Moving data from Rust to JS

April 02, 2024

Suppose you have some structured data in your Rust WebAssembly program that you want to expose to JavaScript. There are different ways to do it with different tradeoffs, and in this post I dive a bit into them and sketch out a new better way.

For a concrete example, in retrowin32's debugger there's a disassembly view (click 'step' once in that UI to see) that renders some assembly using React. That is not just a glob of plain text, but rather structured data where e.g. the addresses within the instruction stream are marked and hyperlinked (try clicking an address in the disassembly), to either step the program to an instruction or view a memory dump at an address.

Recall (perhaps from my notes) that memory within the WebAssembly program is a big Uint8Array from JavaScript's perspective. At the core all approaches involve making the JS read that memory, just with different patterns.

The first option is to keep the structure in Rust and read out each field via individual JS calls. This section of the wasm-bindgen docs has an example of what it looks like. This is fairly verbose to set up (you need to write out a getter for each field), fairly chatty across the JS-Wasm boundary, and not great from a React perspective (because React prefers plain data objects — consider how a complex nested structure in particular works with this approach) but can be appropriate in contexts where it's a complex object on the Rust side.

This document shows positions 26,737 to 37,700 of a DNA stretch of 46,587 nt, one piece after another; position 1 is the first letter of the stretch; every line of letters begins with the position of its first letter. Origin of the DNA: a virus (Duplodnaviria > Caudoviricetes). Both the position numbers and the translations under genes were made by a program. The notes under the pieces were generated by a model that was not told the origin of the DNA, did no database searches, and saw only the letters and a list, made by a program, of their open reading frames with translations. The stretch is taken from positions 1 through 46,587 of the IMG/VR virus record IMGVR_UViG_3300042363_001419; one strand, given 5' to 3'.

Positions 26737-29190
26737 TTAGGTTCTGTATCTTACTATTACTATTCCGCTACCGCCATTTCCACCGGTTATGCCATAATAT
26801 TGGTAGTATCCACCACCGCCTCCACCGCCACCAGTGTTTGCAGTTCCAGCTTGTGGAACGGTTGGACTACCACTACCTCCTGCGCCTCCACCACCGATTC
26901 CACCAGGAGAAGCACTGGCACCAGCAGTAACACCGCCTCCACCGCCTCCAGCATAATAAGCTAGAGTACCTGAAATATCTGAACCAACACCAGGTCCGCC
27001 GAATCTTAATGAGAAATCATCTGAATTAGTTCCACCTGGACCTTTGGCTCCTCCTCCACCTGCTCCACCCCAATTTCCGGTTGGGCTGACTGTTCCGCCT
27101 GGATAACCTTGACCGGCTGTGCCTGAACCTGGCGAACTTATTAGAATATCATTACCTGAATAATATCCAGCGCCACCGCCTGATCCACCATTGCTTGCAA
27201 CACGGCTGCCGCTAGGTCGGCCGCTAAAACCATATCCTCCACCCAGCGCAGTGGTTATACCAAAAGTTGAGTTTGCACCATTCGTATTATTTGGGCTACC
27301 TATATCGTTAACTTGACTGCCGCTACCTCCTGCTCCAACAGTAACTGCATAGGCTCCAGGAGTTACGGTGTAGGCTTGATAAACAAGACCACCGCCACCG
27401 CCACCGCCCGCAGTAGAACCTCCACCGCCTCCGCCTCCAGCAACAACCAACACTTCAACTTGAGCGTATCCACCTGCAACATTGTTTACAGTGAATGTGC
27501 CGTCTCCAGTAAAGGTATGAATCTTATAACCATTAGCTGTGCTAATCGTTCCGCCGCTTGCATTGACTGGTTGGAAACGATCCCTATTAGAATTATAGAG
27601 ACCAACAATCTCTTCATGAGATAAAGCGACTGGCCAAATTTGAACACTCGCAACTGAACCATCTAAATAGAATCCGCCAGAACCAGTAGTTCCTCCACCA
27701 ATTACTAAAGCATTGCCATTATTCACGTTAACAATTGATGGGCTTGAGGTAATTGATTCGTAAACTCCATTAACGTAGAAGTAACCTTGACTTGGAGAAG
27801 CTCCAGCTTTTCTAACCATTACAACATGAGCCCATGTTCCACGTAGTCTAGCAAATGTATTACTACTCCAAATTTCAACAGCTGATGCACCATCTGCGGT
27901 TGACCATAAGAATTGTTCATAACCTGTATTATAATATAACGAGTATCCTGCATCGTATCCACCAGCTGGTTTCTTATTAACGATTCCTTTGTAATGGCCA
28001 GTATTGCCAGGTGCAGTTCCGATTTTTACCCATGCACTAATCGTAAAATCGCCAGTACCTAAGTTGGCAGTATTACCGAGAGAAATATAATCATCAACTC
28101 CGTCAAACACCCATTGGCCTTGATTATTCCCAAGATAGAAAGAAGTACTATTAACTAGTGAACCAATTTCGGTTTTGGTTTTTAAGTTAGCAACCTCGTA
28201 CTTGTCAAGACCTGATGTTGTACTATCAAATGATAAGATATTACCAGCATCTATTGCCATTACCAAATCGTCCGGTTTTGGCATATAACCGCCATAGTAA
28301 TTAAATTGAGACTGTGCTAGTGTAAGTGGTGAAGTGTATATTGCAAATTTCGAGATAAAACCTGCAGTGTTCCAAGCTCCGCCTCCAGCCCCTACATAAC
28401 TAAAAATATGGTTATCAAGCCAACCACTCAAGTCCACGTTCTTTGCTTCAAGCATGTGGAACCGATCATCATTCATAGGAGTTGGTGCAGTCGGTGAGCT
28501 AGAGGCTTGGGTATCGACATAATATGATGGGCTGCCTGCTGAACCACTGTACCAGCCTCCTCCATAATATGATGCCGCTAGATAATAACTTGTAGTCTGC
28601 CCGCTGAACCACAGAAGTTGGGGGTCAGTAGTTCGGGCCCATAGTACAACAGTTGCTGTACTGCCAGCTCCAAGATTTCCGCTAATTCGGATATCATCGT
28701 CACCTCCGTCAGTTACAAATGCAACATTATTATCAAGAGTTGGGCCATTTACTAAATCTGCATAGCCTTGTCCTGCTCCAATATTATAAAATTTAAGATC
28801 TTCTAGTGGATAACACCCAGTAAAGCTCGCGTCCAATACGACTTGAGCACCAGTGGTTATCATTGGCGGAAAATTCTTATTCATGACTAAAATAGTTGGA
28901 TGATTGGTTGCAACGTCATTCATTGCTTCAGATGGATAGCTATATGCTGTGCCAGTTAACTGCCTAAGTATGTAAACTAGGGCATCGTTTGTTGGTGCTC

If not that, then the other approaches are variations on copying the data to JS. Copying feels bad but makes sense in particular when the Rust code is generating data only for the JS side to use anyway; e.g. in the above dissassembly, there's no need for the Rust side to hang on to any of it. And no matter what, any string that traverses the boundary from WebAssembly to JS must be copied, as JS strings own their data and cannot be views into Wasm memory.

The simplest approach for copying is to just serialize the whole thing as JSON. Concretely this means the Rust side generates a big blob of JSON, then JS copies that blob to a JS string, then JSON.decode()es it. This is less bad than it sounds in that it at least processes all the data in bulk; e.g. you only have to run one block of bytes through the Wasm→JS string decoder. And browsers have poured effort into fast JSON parsing. But it's also worse than it sounds in that it means you must generate JSON on the Rust side. If you're not doing that already means pulling in a bunch of serialization code. At some level it just feels wrong, to serialize structured data into a string only to immediately parse that string.

Alternatively you could have the Rust side construct the JS-side object by making calls across the Wasm boundary. In some sense this is the dual of the first approach: lots of Rust→JS calls instead of lots of JS→Rust calls. Imagine a Person struct:

struct Person {
    name: String,
    age: u32,

Serialization for this makes a series of calls like the following, where my made-up js namespace is just to show all the places where the Rust code is calling up to JS: